An unpredictable and combustible environment – both at home and abroad – poses unique challenges for the U.S. intelligence community, even as known threats like terrorism and cyber aggression endure, the newly released 2019 National Intelligence Strategy says.
The weakened international order, increased isolationism in the West, and a steady "democratization" of technologies in space, computing and communication, has resulted in a more level playing field among well-resourced powers and less capable ones. The latter may find engaging in disruptive behavior easier as a result, according to the strategy.
Director of National Intelligence Dan Coats personally briefed his staff on the strategy at his office's headquarters at Liberty Crossing on Tuesday afternoon.
"We face today the most diverse and complex set of threats that we have ever seen," he said. "They span geopolitical competition, WMD proliferation, violent extremism, intra- and inter-state conflict, and regional instability."
"We also see threats from cyberspace, and adversaries using emerging disruptive technologies against us," Coats said. "Our greatest concern comes from those threats merging together with our adversaries joining forces and leveraging new technology."
In a subsequent briefing with reporters, a senior ODNI official said an increasingly interconnected world could lead to partnerships in "some surprising areas amongst interested parties."
"Russia and China may be very interested in partnering with their technological base in areas of artificial intelligence," the official said. "What concerns us is when you see great powers combining to use strengths in ways that are no in our interests or not fair in terms of trade. And that's what we look for."
The strategy mentions space as a key area of concern. While Russia and China are aiming to "reach or exceed parity" in space with the United States and degrade its military advantage, other countries may also soon benefit from the "commercialization" of space capabilities and reduce overall security, according to the document.
"Many aspects of modern society – to include our ability to conduct military operations – rely on our access to and equipment in space," the strategy warns.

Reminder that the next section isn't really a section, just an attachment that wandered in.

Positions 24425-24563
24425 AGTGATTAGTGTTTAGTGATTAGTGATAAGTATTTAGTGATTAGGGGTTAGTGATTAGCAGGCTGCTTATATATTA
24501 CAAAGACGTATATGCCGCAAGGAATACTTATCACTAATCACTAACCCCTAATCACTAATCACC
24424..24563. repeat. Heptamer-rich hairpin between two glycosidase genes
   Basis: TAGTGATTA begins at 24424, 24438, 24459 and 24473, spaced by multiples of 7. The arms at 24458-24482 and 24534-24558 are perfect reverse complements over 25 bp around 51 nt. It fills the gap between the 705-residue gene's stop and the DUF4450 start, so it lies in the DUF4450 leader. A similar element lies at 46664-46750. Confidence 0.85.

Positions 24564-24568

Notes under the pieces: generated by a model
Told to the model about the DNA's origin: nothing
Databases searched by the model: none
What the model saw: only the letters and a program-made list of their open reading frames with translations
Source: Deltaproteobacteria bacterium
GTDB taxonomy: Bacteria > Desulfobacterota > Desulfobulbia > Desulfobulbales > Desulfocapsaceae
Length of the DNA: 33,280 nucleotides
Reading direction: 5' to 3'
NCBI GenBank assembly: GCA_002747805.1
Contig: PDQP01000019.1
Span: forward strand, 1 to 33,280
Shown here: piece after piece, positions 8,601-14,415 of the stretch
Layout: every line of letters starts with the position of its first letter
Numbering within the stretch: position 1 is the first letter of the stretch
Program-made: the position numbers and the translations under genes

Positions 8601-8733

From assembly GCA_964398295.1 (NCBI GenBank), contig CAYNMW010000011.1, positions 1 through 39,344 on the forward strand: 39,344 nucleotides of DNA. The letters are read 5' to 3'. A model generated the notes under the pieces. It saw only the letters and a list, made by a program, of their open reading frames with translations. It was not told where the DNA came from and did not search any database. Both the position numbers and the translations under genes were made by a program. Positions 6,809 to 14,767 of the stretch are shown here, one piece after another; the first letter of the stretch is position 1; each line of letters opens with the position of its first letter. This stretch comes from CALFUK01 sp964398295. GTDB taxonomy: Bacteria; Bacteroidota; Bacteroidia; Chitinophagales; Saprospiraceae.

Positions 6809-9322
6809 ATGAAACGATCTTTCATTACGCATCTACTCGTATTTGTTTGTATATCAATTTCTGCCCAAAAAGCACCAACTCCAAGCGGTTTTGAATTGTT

The senior official said space, once an area of "remarkable advantage" for the U.S., has become "a contested environment in a way that we never had before."
The unclassified document has been issued every four to five years since the cabinet-level office of the DNI was established in 2005; it is designed to articulate the 17-agency intelligence community's general priorities and identify its most significant challenges.
While the priorities outlined by the report have remained largely consistent for nearly two decades – agility, improved anticipatory intelligence and better integration have regularly been mentioned – the challenges it lists in 2019 for intelligence collection are somewhat more numerous and varied. In addition to threats from the likes of known adversaries like Russia, China and North Korea, the report warns of new and evolving threats from a wider range of actors.
"The empowerment of groups and individuals is increasing the influence of ethnic, religious, and other sources of identity, changing the nature of conflict, and challenging the ability of traditional governments to satisfy the increasing demands of their populations," the strategy says, noting an increased potential for instability.
In tone, the document diverges little from previous iterations issued in 2014, 2009 and 2005. Though it is not intended to be a political document it, unlike other strategies released during the Trump administration, is devoid of allusions to an "America First" ideology – President Trump's long-held organizing principle for the United States' posture vis a vis other nations. It maintains a consistent emphasis on the importance of international alliances and partnerships, and stresses the importance of transparency and of diversity in hiring.
"The [intelligence community] must be accountable to the American people in carrying out its national security mission in a way that upholds the country's values," it says.
Coats emphasized the benefits of increased transparency in particular, saying the intelligence community needed to be "as open with the American people as we can," and vowing to make transparency a "hallmark."
Being more forthcoming with the public, he said, "will make us stronger."
"It earns trust, it builds faith and it boosts our credibility around the world for our mission. It's the right thing to do," he said.
Here is the full National Intelligence Strategy: